Well, just because the missed advertising didn't affect sales yet, there's no guarantee that would continue to hold. Eventually someone would fill the advertising vacuum and they'd have a turf war on their hands.
Wow, that's some comedy gold right there!
We do something similar with our tool releases at work. The release notes indicate bugs that were filed on a previous release and closed with the current release, and if there are open issues what the open issues are. (Usually, it's something very obscure, otherwise it would be fixed.) We do something similar with chip errata. The errata document states which chip revisions are affected, and thus implicitly what chip revision fixes the issue.
Thus, we actually have a two tiered approach. There's the internal system(s) that tracks bugs against the actual development. So, if a bug shows up in a development version, developers and internal testers can file bugs on each other. All that noise has absolutely no business going outside the development team, as it's really just developer-to-developer communication. Then there's the customer issue tracking system. Customer-reported bugs get filed in that system, and they get their own ticket number, and it gets tied to a bug filed in the internal system. The customer bug reports are the ones we comment on in the release notes, along with any notable bugs we discovered in internal testing that customers may not have hit yet.
Disclaimer: My description above is a loose description of the processes we employ at work, and there is variation across teams and business units. It isn't intended to be rigorous. I'm only commenting on my team and teams I've worked closely with. The principle is the same, though. Our dirty laundry (the internal bug tracking system) stays internal. Externally reported bugs get tracked somewhat more opaquely, simply connecting the bug report to the release it's fixed in. It seems quite reasonable to me.
Why begrudge ISRO their moment in the spotlight?
Nobody is begrudging them their moment in the spotlight - only attempting to counterbalance and correct the hype and hyperbole that so many people (like you) are spinning.
For what it is worth, I do agree with you. I think most hype surrounding these kind of accomplishments are over the top. My only point was - SpaceX etc got far more hype for doing far less. And that is what I meant - let us not begrudge ISRO.
If you are going to say that SpaceX redefined the commercial aspect of rocketry, then ISRO too has set some new benchmarks. If you are going to argue that cost of manpower is cheap in India (hence launch costs are low) - that also ignores some crucial facts.
Cheap wages in India ensures that most of the bright talent in India routinely migrates to US universities and US organizations like NASA. It is ridiculously hard to keep good talent in the current day and age... especially if you can only pay them a fifth of what they can easily get elsewhere.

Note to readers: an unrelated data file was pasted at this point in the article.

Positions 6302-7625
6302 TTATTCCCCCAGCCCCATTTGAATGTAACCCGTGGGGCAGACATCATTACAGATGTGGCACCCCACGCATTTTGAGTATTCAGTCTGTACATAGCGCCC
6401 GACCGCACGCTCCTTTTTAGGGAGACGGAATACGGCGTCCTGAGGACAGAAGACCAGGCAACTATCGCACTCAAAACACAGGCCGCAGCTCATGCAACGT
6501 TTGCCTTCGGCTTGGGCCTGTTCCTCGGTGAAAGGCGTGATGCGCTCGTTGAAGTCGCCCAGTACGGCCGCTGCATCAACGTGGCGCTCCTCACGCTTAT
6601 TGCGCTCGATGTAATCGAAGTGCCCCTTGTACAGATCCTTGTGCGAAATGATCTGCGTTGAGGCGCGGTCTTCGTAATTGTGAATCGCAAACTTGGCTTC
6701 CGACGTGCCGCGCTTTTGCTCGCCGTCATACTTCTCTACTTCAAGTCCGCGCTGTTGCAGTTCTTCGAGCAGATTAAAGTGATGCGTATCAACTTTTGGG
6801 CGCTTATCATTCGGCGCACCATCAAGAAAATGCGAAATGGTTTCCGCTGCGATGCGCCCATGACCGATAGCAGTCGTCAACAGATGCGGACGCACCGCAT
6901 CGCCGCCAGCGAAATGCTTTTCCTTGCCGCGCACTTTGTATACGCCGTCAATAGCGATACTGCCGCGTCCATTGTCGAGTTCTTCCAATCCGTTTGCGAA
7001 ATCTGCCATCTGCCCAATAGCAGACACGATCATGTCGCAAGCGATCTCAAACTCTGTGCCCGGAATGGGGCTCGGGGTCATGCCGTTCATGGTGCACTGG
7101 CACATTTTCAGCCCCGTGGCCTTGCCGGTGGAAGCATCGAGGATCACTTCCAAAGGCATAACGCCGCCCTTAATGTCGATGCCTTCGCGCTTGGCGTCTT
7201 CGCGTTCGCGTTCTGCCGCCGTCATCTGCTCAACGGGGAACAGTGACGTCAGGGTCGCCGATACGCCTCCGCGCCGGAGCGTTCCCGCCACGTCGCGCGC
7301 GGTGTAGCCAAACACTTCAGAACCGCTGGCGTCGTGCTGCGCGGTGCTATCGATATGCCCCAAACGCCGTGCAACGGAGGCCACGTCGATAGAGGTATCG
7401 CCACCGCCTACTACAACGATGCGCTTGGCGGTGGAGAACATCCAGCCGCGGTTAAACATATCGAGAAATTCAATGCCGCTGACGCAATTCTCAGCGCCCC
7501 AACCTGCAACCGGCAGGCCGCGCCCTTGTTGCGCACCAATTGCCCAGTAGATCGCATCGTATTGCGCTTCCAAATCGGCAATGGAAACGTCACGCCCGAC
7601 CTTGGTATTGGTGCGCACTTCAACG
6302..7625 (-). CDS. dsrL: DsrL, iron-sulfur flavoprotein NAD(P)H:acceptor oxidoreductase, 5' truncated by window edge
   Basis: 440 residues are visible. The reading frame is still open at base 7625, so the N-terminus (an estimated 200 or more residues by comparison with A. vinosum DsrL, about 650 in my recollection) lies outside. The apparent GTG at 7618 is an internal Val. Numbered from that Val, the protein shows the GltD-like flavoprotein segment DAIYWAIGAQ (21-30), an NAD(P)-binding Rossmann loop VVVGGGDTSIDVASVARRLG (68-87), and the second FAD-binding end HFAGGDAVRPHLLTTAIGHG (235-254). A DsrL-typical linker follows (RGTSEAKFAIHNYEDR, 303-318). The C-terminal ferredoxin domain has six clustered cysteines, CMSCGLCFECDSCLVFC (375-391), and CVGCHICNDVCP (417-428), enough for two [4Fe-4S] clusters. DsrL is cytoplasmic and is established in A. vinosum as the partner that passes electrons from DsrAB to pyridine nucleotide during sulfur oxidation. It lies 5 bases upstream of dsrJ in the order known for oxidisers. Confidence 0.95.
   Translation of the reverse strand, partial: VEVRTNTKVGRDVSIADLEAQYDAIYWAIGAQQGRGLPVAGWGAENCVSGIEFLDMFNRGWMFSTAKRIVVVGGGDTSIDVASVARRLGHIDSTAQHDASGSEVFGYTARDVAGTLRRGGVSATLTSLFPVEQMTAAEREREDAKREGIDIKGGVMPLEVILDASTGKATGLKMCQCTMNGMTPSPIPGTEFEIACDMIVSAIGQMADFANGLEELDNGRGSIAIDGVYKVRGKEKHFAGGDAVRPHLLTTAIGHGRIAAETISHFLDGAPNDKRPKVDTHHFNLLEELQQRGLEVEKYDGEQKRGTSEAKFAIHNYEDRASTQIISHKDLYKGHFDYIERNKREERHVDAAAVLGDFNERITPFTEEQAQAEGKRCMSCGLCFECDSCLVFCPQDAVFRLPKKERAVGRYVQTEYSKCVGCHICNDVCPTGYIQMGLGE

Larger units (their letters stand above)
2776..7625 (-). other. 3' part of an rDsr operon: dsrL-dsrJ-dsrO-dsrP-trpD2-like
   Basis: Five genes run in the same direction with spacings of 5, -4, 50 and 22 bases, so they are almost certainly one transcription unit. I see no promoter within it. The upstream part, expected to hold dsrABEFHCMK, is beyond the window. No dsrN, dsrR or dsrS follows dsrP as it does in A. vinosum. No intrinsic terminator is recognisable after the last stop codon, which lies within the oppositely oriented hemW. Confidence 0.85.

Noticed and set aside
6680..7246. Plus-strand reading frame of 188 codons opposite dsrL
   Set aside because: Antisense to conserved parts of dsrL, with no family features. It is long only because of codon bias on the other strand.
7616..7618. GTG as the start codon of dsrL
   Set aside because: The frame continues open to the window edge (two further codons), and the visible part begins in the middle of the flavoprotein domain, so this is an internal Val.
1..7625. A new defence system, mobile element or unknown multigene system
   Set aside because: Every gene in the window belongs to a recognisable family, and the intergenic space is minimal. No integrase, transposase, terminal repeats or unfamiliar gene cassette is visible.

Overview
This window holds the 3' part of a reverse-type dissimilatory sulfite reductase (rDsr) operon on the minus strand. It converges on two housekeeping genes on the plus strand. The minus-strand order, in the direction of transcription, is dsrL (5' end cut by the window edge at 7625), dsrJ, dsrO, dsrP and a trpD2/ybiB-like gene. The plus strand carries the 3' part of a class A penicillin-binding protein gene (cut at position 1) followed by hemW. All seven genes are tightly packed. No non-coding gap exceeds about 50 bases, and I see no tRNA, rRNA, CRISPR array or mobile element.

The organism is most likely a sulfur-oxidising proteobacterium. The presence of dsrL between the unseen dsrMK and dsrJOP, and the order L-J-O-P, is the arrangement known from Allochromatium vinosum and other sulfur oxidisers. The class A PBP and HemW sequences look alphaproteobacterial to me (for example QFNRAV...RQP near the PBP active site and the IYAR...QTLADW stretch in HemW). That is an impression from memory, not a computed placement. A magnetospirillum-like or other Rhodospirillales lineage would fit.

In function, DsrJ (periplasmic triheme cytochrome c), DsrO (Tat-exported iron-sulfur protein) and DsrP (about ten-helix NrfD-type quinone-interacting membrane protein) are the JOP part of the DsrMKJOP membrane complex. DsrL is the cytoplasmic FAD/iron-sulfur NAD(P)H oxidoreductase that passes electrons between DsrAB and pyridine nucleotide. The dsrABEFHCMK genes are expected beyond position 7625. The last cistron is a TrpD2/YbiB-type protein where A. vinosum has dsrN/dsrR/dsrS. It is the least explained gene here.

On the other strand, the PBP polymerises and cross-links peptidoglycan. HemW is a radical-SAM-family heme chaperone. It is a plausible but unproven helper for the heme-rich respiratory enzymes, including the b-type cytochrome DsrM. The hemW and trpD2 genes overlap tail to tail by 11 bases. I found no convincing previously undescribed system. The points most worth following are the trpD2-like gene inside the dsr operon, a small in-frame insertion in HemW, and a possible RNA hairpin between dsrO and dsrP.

Secondly, cheap wages are only a small part of lauch costs. This is not some software they are building. I am not an expert, but I would imagine that most of the cost (most of the 75 million dollars) went into engineering, materials, and high tech parts. And material cost, especially for high end exotic stuff that goes into rockets - costs the same worldwide, including India.
At best, you can say launch cost by virtue of being in India could be, say, 50%-75% of what it would cost in US. But $75 million is a tenth of what it costs NASA. So something else was also a factor. Probably frugality in all design choices, probably even cutting corners. Mind you though, an inter-planetary launch is not a joke, and doing it successfully in the first try, despite cutting corners, is quite a feat.
It is worth understanding what ISRO did differently - what corners they cut without compromising reliability, what design philosophy they adopted - that enabled them to pull this off at this budget. I honestly think that attributing all of this to cheap labor wage is to simplistic an argument.
Not to be rude (kudos ISRO regardless of all this nitpicking!), but even without hardcore information dumps from NASA, the fact remains that ISRO's attempt, coming so much later than the other three nations' first attempts, invariably benefits from the enormous pace of global scientific and technological advancement in the interim.
The first successes (after initial failures) of the US and Russian Mars programs came back in 1964 and 1971, respectively. I mean, forget the modern Internet and iPhones and all that for a moment.... personal computers as awesome as the Altair 8800 ( https://en.wikipedia.org/wiki/... ) were still years away from being available. Can you imagine living in a world where that Altair 8800 was too badass to even exist yet, and launching a successful Mars mission? The NASA engineers in the 50's and 60's were working with caveman technology compared to what *anyone*, even ISRO, has access to today.
So I still contend: it's not very fair to gloat about ISRO making it on the first try *now* vs other first-failures, when the other first-failures were so long ago.